The UK's night skies are still "saturated" with light pollution, campaigners warned today after a survey suggested half the population cannot see many stars.
The latest annual star count survey by the Campaign to Protect Rural England (CPRE) and the Campaign for Dark Skies (CfDS) showed 53% of those taking part could see 10 stars or fewer within the major constellation of Orion.
Fewer than one in 10 (9%) could see between 21 and 30 stars within the constellation and just 2% had really dark skies above them and were able to see 31 or more stars on a clear night earlier this year, the survey found.
The number of people living with severe light pollution had decreased only very slightly from 54% in 2011, the survey found.
The campaigners warned the results showed that, despite action to reduce light pollution in some areas, the problem remained largely unchecked.
They said that in 2010, local authorities collectively spent more than half a billion pounds (£529 million) on street lighting, accounting for 5% to 10% of each council's carbon emissions.
A number of councils have tested out schemes to switch off or dim street lights when and where they are not needed, for example in the early hours of the morning, although the trials have often proved controversial with residents.
Emma Marrington, rural policy campaigner at CPRE, said: "Of course we need the right, well-designed lighting in the right places - and some areas need to be lit for safety reasons - but there should not be a blanket assumption that glaring lights are needed.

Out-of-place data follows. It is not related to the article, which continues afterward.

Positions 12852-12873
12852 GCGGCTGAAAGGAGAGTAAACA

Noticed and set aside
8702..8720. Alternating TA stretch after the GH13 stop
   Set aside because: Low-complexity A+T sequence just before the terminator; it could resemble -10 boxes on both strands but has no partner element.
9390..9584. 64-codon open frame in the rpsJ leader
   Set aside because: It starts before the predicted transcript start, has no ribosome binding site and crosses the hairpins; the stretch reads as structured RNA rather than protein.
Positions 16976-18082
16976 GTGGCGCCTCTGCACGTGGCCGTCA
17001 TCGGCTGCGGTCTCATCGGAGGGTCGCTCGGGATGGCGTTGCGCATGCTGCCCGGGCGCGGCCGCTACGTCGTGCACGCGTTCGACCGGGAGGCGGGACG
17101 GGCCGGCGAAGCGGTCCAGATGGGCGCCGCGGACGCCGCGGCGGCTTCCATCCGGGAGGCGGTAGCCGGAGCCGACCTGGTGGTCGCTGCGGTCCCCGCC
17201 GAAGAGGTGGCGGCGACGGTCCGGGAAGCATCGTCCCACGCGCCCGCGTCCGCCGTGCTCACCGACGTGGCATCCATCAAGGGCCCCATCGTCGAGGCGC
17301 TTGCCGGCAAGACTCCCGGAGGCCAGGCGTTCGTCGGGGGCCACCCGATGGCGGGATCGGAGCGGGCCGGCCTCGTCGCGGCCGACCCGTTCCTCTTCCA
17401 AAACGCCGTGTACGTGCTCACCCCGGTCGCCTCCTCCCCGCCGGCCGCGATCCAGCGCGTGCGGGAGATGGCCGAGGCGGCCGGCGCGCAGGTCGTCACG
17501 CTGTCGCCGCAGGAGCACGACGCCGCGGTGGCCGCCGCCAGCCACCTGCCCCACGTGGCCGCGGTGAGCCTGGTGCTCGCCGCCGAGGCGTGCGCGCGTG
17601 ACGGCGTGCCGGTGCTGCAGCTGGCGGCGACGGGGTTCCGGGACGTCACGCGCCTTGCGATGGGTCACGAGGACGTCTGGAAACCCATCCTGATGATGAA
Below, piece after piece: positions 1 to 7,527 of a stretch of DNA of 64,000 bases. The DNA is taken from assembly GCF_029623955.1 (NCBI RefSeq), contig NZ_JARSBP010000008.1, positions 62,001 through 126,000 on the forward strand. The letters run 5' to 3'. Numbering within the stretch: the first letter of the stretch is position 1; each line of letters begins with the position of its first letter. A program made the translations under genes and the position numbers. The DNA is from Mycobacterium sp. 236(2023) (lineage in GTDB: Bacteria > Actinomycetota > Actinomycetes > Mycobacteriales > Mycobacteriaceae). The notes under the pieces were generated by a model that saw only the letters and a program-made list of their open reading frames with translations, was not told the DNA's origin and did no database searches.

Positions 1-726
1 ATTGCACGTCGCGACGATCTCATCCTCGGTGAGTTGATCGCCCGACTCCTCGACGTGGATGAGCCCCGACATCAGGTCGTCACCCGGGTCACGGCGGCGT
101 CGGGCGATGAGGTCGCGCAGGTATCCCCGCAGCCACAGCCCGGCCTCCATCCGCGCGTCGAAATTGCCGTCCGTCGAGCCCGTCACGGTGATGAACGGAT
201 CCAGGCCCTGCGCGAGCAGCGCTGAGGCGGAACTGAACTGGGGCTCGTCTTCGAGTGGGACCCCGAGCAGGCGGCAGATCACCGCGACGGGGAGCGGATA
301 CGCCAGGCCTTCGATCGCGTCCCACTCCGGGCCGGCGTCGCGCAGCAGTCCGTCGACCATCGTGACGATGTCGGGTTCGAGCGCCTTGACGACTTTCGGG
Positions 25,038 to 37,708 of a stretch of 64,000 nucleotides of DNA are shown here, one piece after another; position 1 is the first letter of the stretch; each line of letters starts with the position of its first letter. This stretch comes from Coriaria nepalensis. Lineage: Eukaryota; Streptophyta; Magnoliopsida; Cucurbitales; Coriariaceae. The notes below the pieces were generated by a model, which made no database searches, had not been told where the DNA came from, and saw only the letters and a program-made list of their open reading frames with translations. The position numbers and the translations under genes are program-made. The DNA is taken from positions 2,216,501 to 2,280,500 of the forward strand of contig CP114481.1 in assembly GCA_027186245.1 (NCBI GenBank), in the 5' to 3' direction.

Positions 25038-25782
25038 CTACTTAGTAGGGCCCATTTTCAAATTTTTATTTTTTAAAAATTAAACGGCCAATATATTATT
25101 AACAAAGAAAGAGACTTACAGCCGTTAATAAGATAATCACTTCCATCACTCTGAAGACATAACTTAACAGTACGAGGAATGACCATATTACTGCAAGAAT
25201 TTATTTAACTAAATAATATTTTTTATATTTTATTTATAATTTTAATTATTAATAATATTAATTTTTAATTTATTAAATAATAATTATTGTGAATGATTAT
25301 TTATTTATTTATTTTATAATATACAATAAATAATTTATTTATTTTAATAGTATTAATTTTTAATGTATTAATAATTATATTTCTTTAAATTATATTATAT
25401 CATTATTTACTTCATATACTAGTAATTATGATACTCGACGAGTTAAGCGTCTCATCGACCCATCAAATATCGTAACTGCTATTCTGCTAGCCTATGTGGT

"The evidence gathered during this year's star count week shows that we need to take action now to roll back the spread of light pollution."
And she warned: "When we saturate the night sky with unnecessary light, it damages the character of the countryside and blurs the distinction between town and country.
"But this isn't just about a spectacular view of stars; light pollution can also disrupt wildlife and affect people's sleeping patterns."
Bob Mizon of the CfDS said: "Light pollution is a disaster for anyone trying to study the stars. It's like a veil of light is being drawn across the night sky, denying many people the beauty of a truly starry night.
"Many children growing up today will never see the Milky Way; never see the unimaginable glory of billions of visible stars shining above them."
A spokesman from the Department for Communities and Local Government said: "New national planning rules provide strong protection against light pollution.
"The national planning framework makes clear that councils should limit the impact of light pollution from artificial light when making planning decisions."
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